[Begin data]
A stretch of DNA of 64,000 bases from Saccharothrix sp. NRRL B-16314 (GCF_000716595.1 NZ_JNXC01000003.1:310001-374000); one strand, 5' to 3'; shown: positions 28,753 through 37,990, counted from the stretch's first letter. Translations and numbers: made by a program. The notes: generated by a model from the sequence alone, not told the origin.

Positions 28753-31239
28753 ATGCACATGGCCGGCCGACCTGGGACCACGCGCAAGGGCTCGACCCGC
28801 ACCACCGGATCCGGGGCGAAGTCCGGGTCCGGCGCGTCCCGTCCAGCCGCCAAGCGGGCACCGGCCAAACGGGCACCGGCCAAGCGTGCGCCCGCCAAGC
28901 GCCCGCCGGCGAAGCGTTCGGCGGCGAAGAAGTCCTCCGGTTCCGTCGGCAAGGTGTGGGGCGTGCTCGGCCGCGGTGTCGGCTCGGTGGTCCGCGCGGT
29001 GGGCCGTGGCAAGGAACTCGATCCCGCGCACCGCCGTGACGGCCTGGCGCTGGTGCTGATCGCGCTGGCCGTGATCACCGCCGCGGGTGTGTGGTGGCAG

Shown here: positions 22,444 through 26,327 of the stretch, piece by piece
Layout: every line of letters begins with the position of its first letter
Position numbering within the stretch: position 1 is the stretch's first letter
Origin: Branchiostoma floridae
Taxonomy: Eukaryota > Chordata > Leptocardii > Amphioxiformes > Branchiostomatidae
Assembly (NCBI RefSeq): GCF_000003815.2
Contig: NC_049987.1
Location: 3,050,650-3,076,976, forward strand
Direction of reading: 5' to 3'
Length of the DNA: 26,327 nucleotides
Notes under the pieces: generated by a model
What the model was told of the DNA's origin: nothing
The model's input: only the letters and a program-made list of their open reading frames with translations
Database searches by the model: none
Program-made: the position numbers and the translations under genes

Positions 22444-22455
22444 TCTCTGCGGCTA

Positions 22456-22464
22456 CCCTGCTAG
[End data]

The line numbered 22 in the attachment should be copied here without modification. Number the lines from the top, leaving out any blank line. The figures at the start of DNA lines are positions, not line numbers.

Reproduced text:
Positions 22444-22455